[SOLVED] SSD + HDD: an OPTIMAL partitioning scheme
Linux - HardwareThis forum is for Hardware issues.
Having trouble installing a piece of hardware? Want to know if that peripheral is compatible with Linux?
Welcome to LinuxQuestions.org, a friendly and active Linux Community.
You are currently viewing LQ as a guest. By joining our community you will have the ability to post topics, receive our newsletter, use the advanced search, subscribe to threads and access many other special features. Registration is quick, simple and absolutely free. Join our community today!
Note that registered members see fewer ads, and ContentLink is completely disabled once you log in.
excerpt from Crucial m4 SSD review;
Crucial announced their next generation SSDs at Storage Visions in January of this year. The enthusiast class Crucial m4 SSD offers capacities up to 512GB, a speedy SATA 6Gb/s interface, home-grown 25nm Micron NAND and an exclusive Marvell 9174-BLD2 processor. The combination nets 415MB/s read speeds and 260MB/s writes with support for up to 72TBW.
Read the rest of the review for benchmarks. Not a bad SSD for the price. As to the limited writes:
Crucial stands behind the 256GB m4 with an industry-standard three year warranty. They also claim that the m4 is good for a total of 72TB of total data written to the drive over its lifespan. This translates out to roughly 40GB of data written to the drive per day over the expected 5-year lifespan.
I think that the "260MB/s writes with support for up to 72TBW' is damn good!
As a SSD user the Crucial m4 SSD unit fits for any of my demands. I would not worry about what 'H' says about 'The principle is that the SSD has very fast read rates, but slower and limited writes.' Sorry 'H' but 5 yrs for 72TBW is a long time for that many writes. Your likely to upgrade or replace long before the drive would show signs of failure. That is as long as your Motherboard and kernel supports the SSD SATAIII properly. SSD drive technology is evolving and will soon replace the mechanical drives as the base drive. Patriot, Crucial, OCZ and Intel are just a few manufactures that are leading technological changes.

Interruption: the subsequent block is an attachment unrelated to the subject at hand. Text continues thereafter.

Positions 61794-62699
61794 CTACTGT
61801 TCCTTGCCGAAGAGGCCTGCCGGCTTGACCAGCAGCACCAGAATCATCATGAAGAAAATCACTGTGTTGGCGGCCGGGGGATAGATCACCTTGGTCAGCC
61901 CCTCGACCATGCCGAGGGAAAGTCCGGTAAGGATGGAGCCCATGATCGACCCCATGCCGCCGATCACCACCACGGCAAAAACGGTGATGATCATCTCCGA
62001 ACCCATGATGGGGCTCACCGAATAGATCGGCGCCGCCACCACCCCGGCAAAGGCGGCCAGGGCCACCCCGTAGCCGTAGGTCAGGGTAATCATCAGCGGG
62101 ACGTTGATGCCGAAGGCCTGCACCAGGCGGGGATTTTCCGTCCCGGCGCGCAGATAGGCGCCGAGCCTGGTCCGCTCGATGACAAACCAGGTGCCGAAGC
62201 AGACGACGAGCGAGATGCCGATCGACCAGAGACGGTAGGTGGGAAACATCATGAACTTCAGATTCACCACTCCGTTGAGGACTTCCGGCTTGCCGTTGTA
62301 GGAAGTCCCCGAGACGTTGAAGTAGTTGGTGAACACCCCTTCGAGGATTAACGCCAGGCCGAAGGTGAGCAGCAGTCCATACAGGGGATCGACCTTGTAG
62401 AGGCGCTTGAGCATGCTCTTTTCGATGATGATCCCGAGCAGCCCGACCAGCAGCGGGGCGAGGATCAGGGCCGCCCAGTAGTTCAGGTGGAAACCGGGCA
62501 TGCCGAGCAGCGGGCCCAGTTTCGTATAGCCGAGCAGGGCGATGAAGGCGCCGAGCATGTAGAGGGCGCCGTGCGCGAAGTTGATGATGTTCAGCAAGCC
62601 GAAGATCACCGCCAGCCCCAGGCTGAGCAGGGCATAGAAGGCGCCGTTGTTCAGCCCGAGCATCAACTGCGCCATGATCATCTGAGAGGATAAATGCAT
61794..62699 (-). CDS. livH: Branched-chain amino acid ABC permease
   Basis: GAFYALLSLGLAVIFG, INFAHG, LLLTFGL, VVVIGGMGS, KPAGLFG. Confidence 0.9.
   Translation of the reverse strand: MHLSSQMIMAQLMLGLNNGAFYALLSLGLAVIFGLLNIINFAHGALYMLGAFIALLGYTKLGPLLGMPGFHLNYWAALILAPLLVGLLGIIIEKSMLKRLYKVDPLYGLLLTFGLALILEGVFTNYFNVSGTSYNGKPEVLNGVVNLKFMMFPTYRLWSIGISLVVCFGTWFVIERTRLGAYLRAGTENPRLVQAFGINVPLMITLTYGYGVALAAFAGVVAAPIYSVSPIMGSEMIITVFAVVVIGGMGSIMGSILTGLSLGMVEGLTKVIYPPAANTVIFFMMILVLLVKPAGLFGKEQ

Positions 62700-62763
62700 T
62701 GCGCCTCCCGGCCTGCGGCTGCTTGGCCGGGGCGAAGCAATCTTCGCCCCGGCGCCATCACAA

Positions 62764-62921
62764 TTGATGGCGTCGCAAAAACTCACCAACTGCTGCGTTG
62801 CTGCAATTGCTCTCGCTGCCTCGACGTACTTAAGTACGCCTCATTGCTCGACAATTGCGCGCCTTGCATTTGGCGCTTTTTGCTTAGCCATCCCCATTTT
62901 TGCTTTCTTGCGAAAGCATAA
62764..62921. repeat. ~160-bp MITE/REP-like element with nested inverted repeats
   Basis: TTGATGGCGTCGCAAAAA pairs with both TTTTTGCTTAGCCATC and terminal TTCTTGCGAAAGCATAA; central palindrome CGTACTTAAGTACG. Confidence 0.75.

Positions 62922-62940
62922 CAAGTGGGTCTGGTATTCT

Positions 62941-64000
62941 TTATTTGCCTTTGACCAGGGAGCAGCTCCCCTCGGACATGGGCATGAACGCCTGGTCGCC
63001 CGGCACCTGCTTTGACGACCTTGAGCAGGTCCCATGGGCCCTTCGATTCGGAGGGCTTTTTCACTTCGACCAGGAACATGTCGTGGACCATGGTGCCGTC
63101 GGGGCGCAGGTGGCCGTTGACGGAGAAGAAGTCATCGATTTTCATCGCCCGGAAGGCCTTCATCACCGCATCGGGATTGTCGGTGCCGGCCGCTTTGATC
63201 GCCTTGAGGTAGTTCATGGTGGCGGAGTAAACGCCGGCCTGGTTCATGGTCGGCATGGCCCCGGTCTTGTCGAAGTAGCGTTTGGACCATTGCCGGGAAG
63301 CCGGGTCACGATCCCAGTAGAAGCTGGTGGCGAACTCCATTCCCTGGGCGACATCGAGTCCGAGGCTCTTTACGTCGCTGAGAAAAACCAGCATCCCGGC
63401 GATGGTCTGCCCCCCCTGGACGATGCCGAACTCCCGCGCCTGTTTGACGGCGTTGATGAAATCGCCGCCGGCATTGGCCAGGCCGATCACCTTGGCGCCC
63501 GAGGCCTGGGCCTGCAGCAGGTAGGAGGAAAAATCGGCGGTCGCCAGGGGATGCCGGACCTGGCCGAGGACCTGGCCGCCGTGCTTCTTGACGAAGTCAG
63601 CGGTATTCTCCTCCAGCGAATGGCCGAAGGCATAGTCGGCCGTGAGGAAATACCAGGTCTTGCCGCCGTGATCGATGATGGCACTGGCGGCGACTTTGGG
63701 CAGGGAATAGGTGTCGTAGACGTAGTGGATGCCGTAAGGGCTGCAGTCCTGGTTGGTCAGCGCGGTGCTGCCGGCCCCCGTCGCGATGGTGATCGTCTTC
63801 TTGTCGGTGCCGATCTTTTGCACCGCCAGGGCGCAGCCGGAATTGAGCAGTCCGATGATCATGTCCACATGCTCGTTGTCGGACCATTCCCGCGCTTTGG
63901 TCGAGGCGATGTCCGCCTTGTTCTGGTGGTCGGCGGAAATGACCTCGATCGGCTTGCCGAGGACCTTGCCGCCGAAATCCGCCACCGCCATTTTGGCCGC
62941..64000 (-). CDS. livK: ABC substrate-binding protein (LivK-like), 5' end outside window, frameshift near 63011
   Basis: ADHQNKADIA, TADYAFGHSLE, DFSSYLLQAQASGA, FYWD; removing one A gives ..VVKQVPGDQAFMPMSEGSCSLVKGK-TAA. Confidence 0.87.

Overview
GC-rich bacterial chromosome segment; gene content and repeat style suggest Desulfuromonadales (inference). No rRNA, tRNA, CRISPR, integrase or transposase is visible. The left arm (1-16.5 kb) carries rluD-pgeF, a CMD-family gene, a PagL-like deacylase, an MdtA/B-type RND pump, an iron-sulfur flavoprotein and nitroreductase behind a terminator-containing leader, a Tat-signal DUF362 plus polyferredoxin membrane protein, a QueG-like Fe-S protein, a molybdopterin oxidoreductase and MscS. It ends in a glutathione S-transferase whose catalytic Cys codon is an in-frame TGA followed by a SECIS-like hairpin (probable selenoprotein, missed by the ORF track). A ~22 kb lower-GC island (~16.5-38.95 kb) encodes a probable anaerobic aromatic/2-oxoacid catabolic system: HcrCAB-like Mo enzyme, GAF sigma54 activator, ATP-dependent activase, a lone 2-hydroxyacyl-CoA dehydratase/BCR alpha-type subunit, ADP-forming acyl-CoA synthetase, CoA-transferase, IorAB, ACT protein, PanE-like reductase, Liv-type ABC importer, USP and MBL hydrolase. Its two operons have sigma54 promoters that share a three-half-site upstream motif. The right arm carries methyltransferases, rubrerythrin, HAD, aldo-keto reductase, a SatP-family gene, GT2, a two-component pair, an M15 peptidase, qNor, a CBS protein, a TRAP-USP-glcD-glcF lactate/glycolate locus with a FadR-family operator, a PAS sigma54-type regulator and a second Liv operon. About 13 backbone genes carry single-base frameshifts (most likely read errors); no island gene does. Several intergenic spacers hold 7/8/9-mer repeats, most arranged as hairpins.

Micron Tech has acquired Crucial and is developing new designs for the controller & drive technology. Micron now has this;
Crucial recently launched the RealSSD C300; their highest performing SSD. Available in capacities up to 256GB, this SSD is highlighted by the latest SATA 6.0Gbps interface yielding advertised read speeds of up to 355MB/s and writes of 215MB/s, which Crucial calls the, "fastest SSD read and write speeds available to end consumers." With so many high performing drives on the market, including the newest SandForce-equipped models and the tried-and-true Intel X25-M, should buyers pay attention to this new model?
RealSSD has MTBF 1.2 Million Hours.
Look at the benchmarks from Crucial m4 SSD and make your decision. Good bang for the buck!
I have 80G SSD and 320G HDD. The first one is split between swap, / and an extra / for upgrades, other OS installs, etc. I strongly recommend to keep at least 10G in reserve for a new install. All my /home is on HDD (and only it). SSD partitions are mounted with 'noatime' and 'discard' options.
You may also move /tmp to ram if you have a lot of that ;-)
Loading some large data would be potentially faster using /home at ssd, but I need it no more than about 1-2 times a day. So this setup perfectly suits my needs.